I remember swearing loudly when I first saw the plume of black smoke rising above the Glasgow skyline.
I was still two miles away from the blaze and I knew it was bad.
This was the fire at the iconic Glasgow School of Art in June 2018.
Flames had taken hold of the A-listed building late on a Friday night, thankfully while it was empty.
A colleague messaged me to ask if I’d seen the smoke coming from the city centre.
And I sprung into action.
Something those in charge at the school itself needed to do with the media in the days that followed.
Over the next nine hours, I posted countless videos and pictures on Radio Clyde’s Twitter.
I did 10 minutes live on Sky News at 2am.
As well as a live report for BBC Breakfast at 6am.
But what struck me in the aftermath was that we needed a quick media response from those in charge at the art school.
Dealing with the immediate impact on their business undoubtedly played a part.
And it’s impossible to tell without hearing from the school directly exactly what was at play in those critical early hours.
But the press coverage over the following days demonstrated why it’s vital to speak out at the earliest opportunity.
In the absence of any art school interviewees, experts speculated on the cost of any future rebuild.
On the Monday, our lead stories at Clyde were based on the city centre businesses who’d been unable to access their premises.
And it was only on the Tuesday – more than 72 hours after the blaze – that we got our first on-camera interview.
By which point the story was far less important as the news cycle had moved on.
So what should you do in dealing with the media during a crisis?
In the first few hours of the blaze, I knew about as much as any other bystander watching the flames that night.
The Glasgow School of Art was on fire.
It started around midnight.
It was the second time it had happened in four years.
Streets were closed, there were a dozen fire appliances and a lot of police officers.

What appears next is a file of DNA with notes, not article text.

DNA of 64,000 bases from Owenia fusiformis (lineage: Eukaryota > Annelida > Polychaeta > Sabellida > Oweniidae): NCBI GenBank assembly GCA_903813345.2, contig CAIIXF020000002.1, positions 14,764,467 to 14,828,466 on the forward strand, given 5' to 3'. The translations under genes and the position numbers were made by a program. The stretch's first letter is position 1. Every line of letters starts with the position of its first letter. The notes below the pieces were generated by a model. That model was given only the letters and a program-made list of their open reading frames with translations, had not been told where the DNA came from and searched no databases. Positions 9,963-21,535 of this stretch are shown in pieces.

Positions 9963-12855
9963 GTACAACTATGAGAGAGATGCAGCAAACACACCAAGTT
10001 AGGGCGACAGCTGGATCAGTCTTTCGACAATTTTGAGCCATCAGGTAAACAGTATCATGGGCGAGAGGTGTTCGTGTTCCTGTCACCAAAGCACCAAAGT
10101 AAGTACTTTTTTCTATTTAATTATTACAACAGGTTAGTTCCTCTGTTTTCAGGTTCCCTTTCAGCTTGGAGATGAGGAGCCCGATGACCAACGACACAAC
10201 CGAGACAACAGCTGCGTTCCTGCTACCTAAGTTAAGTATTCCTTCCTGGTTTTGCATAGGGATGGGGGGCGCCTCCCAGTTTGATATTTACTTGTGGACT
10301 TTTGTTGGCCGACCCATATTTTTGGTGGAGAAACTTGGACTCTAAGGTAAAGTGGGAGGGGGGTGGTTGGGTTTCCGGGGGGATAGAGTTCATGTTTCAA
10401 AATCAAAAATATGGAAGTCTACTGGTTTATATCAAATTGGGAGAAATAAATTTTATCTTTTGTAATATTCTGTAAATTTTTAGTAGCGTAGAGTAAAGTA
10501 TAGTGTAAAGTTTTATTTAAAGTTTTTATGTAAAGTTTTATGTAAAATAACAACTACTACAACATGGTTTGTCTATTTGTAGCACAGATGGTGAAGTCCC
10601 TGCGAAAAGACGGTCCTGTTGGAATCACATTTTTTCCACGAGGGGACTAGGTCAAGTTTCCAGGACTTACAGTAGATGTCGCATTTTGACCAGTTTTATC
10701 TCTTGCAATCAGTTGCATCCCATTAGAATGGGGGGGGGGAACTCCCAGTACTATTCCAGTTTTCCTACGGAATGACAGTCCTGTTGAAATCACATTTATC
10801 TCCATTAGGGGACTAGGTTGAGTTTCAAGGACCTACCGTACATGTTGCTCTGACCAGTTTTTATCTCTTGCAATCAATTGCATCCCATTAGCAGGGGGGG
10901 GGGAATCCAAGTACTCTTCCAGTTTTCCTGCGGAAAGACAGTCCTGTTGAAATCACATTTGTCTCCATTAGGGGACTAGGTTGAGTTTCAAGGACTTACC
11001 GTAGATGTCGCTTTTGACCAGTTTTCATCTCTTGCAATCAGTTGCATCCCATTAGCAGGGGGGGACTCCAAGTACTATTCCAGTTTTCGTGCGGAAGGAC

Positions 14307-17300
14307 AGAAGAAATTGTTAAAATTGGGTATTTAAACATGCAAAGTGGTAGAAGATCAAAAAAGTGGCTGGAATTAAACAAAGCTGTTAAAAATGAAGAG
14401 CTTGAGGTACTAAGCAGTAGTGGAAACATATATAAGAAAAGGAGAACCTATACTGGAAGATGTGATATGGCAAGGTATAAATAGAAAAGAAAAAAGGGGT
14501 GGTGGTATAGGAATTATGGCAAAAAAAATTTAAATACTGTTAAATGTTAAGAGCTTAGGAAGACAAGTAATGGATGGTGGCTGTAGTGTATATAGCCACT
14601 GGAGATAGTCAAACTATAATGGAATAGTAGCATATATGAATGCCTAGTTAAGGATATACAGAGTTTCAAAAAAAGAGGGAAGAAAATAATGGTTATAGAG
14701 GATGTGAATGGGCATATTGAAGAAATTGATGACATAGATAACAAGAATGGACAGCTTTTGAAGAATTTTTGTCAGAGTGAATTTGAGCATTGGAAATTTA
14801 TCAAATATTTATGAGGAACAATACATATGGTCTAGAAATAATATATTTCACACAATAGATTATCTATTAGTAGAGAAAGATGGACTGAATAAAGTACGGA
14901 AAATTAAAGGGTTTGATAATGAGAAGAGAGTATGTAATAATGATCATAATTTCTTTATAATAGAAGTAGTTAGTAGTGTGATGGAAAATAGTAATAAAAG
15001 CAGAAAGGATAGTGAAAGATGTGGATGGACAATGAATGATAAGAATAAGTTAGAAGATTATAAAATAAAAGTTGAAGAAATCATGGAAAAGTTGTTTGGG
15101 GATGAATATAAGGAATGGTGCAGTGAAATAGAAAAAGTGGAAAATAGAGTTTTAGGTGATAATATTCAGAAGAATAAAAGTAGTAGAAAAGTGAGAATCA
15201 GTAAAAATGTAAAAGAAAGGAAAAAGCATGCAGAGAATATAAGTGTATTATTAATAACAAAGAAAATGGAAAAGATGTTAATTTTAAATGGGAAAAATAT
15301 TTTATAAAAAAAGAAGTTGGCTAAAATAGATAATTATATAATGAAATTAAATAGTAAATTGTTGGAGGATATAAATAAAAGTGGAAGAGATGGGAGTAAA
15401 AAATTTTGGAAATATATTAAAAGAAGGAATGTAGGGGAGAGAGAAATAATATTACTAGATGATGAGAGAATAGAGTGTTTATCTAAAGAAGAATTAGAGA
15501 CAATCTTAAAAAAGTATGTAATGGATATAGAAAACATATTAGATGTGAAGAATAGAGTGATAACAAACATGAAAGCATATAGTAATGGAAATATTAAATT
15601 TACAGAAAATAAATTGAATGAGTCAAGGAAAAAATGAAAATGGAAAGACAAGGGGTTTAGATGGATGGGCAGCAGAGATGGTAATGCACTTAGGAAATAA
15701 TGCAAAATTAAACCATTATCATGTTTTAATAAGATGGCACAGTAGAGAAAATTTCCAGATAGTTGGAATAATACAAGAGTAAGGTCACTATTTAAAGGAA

And that was about it.
Those in the know would have been able to provide much more information about the situation.
And from there, be able to share it with journalists reporting on the story to clarify any misinformation.
While also deciding what they could make public and what they would keep private.
As the embers were dying down, unanswered questions needed addressing.
These included disruption to the art students, the ongoing investigation, and an estimated cost of repair.
Even if the answer to most of these was ‘It’s too early to say’, it needed to be said.
And it needed to be done in-person and on-camera, rather than through holding statements.
Which are regularly paraphrased and relegated to the end of a news story.
Media outlets had papers to sell and news programmes to fill that weekend.
And in the absence of an Art School representative, they found industry experts to share their views.
And within 36 hours, pure speculation on future repair costs had become the main headline.
I’m unable to speak on how students of the art school found the communication.
But I know how unhappy local businesses were.
And as mentioned, in the immediate aftermath of the blaze, the story moved on quickly.
All down to a lack of regular communication.
Which, even if the immediate crisis has ended, must continue with all those involved.
Beyond just the media.
We run dozens of crisis media training sessions every year.
Simulating everything from massive data breaches to explosions on site.
We test how your team handles the pressure of a developing scenario.
As well as how you speak to the media.
And what you tell them.
If it’s time to put your team’s ability to the test, write to us today.
So that, if the worst does happen, you know how to handle it.
Colin Stone is Communications Lead at Pink Elephant.
You can read more about him here.
Some media trainers knock you down…and leave you down. Our media coaches show you how to deal with each knock…and still win through. So you have the presentation skills to perform – with confidence.